Partnered Sexuality and Cardiovascular Health among Older Adults

Hui Liu, PhDPrincipal Investigator: Hui Liu, PhD, Associate Professor of Sociology (MSU)

The team is composed of Hui Liu (PI), Associate Professor of Sociology; Donna Wang (Co-I), Professor of Medicine; Raza Haque (Co-I), Associate Professor of Family Medicine and a Sparrow-affiliated physician.

Purpose/Specific Aims: The proposed project is a pilot study of a broader project which aims to promote scientific understanding of the links between partnered sexuality and cardiovascular health among older adults. It has three specific aims: 1) collect pilot clinical data on partnered sexuality and cardiovascular health among older adults; 2) evaluate the pilot data collection process and determine the feasibility of the approaches; and 3) analyze the pilot data to develop preliminary results on the associations of sexuality with a range of cardiovascular biomarkers.

Rationale/Significance of Study: Despite the stereotype that older people are, or should be, asexual, growing evidence suggests that sexuality remains important throughout a person’s life, and that many older people engage in sexual activities until their eighties or even their nineties. However, scientific understanding of sexuality in later life, especially its consequences for health, is greatly limited. We develop an integrated psychosocial and biological theoretical model to hypothesize that partnered sexuality—one of the most fundamental types of social relationships—holds significant meaning for individuals’ life context and affects cardiovascular health via multiple pathways. Results from this project speak to health policy and practice as well as to our general understanding of sexuality in later life.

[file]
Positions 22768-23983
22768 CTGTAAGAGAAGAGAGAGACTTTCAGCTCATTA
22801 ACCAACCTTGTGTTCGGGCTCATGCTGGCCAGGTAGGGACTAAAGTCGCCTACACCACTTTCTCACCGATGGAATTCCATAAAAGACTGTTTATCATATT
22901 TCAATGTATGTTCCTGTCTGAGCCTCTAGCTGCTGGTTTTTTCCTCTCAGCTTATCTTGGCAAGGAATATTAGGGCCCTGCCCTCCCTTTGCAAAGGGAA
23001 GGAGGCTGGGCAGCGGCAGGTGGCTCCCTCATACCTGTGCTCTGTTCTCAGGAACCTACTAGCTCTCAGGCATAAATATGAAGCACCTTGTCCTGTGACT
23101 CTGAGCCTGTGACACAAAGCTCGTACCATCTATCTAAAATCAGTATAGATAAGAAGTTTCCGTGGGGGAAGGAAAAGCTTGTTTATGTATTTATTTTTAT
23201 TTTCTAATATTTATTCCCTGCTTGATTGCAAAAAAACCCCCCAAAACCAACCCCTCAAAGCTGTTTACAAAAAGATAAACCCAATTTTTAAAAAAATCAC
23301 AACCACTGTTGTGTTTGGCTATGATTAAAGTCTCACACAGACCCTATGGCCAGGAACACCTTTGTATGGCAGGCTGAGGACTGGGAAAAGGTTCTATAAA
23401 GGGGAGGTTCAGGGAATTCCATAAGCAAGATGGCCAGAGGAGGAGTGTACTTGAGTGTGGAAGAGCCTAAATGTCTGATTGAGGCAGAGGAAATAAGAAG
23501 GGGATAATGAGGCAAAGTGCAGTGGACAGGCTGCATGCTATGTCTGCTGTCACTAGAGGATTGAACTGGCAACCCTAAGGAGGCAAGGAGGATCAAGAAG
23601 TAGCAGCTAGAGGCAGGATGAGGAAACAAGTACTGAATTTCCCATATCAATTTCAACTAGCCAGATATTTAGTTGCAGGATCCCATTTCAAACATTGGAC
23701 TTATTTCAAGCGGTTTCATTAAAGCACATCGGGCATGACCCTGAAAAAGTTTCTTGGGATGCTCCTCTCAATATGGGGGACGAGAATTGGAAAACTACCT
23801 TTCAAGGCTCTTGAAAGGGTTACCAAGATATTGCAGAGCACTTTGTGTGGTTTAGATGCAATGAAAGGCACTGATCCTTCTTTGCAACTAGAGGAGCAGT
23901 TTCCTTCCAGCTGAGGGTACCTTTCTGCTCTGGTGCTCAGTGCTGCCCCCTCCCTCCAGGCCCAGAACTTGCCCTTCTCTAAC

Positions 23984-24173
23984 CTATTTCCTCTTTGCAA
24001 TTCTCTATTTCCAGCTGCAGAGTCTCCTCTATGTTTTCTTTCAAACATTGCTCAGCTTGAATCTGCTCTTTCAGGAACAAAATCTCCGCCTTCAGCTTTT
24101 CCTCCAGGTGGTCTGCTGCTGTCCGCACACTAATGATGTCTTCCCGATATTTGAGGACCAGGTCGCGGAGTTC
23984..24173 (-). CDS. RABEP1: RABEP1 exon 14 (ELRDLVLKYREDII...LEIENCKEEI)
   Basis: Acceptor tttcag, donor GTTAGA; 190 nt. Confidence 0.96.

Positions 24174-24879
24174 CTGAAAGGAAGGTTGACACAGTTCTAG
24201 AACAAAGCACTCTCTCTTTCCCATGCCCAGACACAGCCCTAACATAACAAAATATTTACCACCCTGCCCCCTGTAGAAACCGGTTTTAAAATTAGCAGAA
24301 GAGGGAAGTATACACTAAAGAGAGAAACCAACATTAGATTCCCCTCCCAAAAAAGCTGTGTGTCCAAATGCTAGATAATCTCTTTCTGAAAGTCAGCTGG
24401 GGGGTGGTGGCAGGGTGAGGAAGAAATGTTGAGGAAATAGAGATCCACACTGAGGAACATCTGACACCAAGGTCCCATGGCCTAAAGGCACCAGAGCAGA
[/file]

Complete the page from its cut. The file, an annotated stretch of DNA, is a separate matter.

Main Research Variables: The dependent variables are cardiovascular biomarkers drawn from medical records. The key independent variables are sexuality factors (e.g., sexual frequency, type of sex, sexual quality) which will be collected using survey methods. We will control a number of socio-demographic and health related covariates.

Approaches, Design, Setting, Sample, Methods: We aim to recruit 80 participants (40 men and 40 women) in the clinic of Sparrow Medical Group Senior Health. Patients aged 65 and above who come to do routine annual physical check and who are currently married or cohabiting with a different-sex partner are qualified to participate. The participants will be recruited as individuals instead of dyads because the focus is on individual risks. At the end of their clinic visit, all study participants will be asked to complete a survey on their sexual experience and sign a consent form for medical record release. We will then link the survey data to the patients’ medical records, and analyze the potential association between sexuality (obtained from survey) and cardiovascular biomarkers (obtained from medical records). We will also assess the feasibility of the data collection process to prepare for future R01 application.

Future Funding: Results from the pilot study will be essentially important for the research team to develop a larger scale NIH R01 proposal. The assessment of the pilot data collection process will be utilized to justify the feasibility of the approaches (e.g., recruitment, logistics) in the R01 application, and the analysis of the pilot data will provide preliminary results on the association of sexuality with a range of cardiovascular biomarkers.